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Muskau Park & ndash; the largest landscape English park in Central Europe, located on the border between Germany and Poland. Occupies an area of about 545 hectares. Two thirds of the park belongs to Poland, with this part the park is connected by a bridge over the Neisse.
The park owes its appearance to Prince Hermann von Puckler-Muskau, who wanted to decorate his city. In order to realize his plan, the prince went to England, where he got acquainted with the trends of park art of that time. The formation and design of the park began in 1815. The prince was supported by Jacob Heinrich Raeder, and his work was continued by Eduard Petzold (the prince's student). Already in 1845 Muskau was sold by the prince for debts.
Initially, the park lay around the town of Muskau and several surrounding villages. Today, on the territory of the park, which has grown significantly, there is the New Palace, renovated by Prince Puckler-Muskau, the Old Palace (a museum of Renaissance architecture), the Tropical House with exotic plants, the Kavalersky Dvor, where the courtyard used to be located, and today -; mud clinic. In addition, the park has a bathing house, a mountain area, a palace park, and a Moorish-style greenhouse. The only element that has not survived to this day is – This is the Muskau Arboretum, famous for the richness and diversity of plant species.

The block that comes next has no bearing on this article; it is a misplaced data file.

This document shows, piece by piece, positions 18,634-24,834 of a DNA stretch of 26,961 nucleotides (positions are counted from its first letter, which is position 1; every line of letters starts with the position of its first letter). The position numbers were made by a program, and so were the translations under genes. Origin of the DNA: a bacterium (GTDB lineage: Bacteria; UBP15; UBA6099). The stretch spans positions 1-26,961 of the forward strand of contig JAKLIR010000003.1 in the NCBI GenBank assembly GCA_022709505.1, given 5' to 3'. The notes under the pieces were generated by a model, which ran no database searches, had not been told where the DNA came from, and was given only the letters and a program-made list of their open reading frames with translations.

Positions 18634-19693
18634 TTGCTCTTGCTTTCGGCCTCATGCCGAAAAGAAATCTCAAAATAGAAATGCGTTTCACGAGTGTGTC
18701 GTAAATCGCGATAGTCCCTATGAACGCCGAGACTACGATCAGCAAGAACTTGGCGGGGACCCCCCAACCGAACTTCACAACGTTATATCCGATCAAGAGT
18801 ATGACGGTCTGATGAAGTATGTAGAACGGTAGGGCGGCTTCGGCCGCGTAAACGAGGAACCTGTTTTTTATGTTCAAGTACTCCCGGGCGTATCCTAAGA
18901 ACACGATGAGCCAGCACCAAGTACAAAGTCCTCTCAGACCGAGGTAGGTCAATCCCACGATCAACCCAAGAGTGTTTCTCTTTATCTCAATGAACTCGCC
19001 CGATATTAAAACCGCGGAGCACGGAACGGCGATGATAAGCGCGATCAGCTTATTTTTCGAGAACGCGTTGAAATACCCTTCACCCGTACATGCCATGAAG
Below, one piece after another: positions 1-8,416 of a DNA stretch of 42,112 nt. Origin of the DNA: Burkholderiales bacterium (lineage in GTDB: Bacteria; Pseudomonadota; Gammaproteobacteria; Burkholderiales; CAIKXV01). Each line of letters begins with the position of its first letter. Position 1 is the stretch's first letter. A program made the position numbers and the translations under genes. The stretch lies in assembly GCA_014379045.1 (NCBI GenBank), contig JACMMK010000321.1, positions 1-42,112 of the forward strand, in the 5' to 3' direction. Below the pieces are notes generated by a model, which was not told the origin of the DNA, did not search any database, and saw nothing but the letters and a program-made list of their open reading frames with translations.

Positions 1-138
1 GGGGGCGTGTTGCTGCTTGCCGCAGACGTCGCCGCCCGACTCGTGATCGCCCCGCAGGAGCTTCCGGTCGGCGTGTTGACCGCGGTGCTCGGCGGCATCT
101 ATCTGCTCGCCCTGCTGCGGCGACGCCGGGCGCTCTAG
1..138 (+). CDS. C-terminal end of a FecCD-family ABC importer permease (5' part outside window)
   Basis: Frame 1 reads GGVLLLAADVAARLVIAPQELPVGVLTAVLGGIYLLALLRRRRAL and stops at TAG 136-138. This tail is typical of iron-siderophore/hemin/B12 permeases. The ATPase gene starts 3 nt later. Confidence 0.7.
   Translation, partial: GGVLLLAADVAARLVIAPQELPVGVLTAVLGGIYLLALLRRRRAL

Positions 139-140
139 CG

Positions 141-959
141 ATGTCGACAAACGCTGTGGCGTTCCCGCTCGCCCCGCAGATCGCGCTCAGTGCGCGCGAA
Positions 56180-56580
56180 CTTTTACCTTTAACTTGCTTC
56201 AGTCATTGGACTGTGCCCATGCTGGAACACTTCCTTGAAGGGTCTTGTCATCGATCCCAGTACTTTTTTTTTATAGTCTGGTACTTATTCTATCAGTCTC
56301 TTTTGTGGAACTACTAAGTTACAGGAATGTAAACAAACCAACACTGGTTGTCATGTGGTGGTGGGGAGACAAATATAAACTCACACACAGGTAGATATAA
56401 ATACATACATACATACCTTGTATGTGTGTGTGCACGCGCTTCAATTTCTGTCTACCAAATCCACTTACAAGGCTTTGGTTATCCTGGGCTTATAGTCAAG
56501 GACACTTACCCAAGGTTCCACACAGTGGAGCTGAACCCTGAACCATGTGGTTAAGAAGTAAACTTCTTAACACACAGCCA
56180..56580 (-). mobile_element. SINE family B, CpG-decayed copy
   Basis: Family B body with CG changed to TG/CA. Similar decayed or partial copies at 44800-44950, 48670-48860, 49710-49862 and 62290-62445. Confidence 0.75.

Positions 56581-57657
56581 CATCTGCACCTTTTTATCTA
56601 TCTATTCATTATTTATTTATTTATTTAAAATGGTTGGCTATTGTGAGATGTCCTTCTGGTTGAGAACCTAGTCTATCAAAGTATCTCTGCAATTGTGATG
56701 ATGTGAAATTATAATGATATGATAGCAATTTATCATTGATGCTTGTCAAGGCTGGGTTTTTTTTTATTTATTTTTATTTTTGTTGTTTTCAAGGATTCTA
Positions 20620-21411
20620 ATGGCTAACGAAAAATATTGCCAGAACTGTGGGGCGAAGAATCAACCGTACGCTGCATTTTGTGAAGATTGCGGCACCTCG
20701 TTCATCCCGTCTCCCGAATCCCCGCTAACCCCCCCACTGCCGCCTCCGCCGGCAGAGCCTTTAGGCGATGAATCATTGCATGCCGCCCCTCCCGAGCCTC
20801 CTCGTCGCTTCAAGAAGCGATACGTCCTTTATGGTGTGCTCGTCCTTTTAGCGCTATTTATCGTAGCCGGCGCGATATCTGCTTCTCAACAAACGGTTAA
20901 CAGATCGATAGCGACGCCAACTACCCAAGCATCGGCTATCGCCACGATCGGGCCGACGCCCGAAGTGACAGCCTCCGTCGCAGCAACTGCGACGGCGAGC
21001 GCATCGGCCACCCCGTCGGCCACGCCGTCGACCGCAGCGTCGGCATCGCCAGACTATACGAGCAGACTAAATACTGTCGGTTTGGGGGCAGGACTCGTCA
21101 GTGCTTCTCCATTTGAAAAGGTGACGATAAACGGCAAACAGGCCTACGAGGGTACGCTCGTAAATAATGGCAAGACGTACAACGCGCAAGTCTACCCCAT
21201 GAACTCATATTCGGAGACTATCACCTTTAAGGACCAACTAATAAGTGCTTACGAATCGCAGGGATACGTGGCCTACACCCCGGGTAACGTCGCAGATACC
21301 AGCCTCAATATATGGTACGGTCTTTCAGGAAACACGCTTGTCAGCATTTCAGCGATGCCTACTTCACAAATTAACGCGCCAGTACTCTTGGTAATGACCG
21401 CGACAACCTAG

Until 1945, the park was owned by Counts von Arnim. They weren't involved in the park at all. But thanks to the efforts of the park director Kurt Kurland, the German part of the park has retained its unique image and in 1965 received the status of a protected natural and architectural object. The Polish part of the park complex was also transferred under protection. The territory of the Polish part increased until the end of the 20th century.
Muskau Park was listed in the Blue Book, and in 2004, – to the UNESCO World Heritage List.
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Topic: Muskau Park in Germany.